To show you how to calculate the friction on an inclined plane, we will use the diagram below:
The diagram shows an object of mass m on an inclined plane.
After trial and error, we realize that if the angle is slightly higher than 30 degrees, the object will slide down the incline. However, when the angle is 30 degrees, the object is on the verge of sliding.
When the object is on the verge of moving, what is the coefficient of static friction μ_{s} between the object and the surface the object is placed on?Identify the forces
Since the object does not slide when the angle is 30 degrees, the force of friction is holding the object in place. It is usually directed opposite to the direction of movement. We show this force below but we use a green dot to represent the object to facilitate the reading.
When the angle is greater than 30 degrees, the object slides down. What force causes the object to slide? It is the force of gravity since no hands are pushing the object down.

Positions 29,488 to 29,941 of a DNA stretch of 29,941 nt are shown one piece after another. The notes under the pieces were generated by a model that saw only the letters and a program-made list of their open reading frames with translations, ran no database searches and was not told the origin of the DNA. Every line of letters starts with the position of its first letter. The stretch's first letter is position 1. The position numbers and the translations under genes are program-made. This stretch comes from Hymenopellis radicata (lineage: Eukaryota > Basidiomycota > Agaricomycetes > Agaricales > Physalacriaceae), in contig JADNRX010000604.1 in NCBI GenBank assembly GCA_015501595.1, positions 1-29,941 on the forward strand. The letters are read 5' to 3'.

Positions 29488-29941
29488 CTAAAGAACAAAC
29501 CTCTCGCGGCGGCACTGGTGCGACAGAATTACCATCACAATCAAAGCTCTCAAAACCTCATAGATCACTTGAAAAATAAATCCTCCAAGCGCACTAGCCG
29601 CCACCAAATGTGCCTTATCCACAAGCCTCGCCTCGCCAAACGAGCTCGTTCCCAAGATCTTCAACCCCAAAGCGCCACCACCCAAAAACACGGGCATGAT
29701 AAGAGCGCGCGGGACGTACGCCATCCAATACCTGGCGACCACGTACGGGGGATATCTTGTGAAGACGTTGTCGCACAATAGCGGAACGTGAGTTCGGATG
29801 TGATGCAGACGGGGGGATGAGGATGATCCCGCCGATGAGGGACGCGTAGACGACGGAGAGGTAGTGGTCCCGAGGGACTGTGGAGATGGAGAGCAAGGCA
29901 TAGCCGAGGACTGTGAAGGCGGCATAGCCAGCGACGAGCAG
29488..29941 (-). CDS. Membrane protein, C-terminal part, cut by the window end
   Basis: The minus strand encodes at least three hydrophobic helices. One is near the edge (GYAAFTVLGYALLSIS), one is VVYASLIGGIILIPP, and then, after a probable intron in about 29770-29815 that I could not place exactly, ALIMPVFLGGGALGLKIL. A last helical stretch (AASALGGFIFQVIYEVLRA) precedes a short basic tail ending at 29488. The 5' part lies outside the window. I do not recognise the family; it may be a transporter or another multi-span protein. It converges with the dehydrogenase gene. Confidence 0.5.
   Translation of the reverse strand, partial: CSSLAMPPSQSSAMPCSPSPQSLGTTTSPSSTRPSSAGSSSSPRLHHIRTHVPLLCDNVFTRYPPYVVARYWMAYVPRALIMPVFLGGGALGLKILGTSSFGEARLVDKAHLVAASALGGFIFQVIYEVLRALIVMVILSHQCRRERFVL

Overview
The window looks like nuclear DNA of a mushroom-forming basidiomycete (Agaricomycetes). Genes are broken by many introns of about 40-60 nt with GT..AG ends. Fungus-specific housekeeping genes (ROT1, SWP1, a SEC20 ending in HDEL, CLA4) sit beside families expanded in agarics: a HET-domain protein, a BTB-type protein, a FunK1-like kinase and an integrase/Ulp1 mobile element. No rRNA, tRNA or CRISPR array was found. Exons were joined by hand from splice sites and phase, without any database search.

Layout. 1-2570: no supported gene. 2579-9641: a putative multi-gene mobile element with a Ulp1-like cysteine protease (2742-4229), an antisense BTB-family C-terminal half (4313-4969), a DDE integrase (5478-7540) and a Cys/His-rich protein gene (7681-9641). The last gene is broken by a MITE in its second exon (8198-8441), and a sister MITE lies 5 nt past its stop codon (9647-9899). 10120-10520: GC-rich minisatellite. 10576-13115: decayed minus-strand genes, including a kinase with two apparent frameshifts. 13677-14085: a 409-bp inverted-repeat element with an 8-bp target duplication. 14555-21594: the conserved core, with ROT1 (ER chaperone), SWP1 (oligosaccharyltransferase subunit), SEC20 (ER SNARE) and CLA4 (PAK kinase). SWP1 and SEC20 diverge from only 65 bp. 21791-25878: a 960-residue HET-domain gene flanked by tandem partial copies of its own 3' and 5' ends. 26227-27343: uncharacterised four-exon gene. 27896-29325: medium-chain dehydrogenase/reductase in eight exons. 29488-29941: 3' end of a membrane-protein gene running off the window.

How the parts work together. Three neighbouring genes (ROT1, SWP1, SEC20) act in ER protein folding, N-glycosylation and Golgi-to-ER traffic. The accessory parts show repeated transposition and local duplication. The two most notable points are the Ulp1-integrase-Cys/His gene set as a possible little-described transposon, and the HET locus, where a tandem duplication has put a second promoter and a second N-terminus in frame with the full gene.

F_{g} has two components and we show these with black vectors.The bigger black vector pointing down represents the weight.
Whenever there is a weight, there is a normal force and we show with an orange vector.
Notice also the other location of the angle. We are claiming this is the same angle as the one at the bottom right corner.
We will prove this in another lesson.
Let's add a few more stuff that will help us to solve the problem.
Apply Newton's second law:
If we apply Newton's second law along the y-axis, we get:
When the object is on the verge of moving, it is not moving, so the acceleration is equal to 0.
We can use trigonometric identities to find big black vector
If we apply Newton's second along the y-axis, we get:
This lesson about friction on an inclined plane is a little challenging.
Make sure you master trigonometric identities, vectors, and normal force before reading this lesson.
Mar 16, 17 03:15 PM
Great lesson about the law of reflection. Crystal clear explanation
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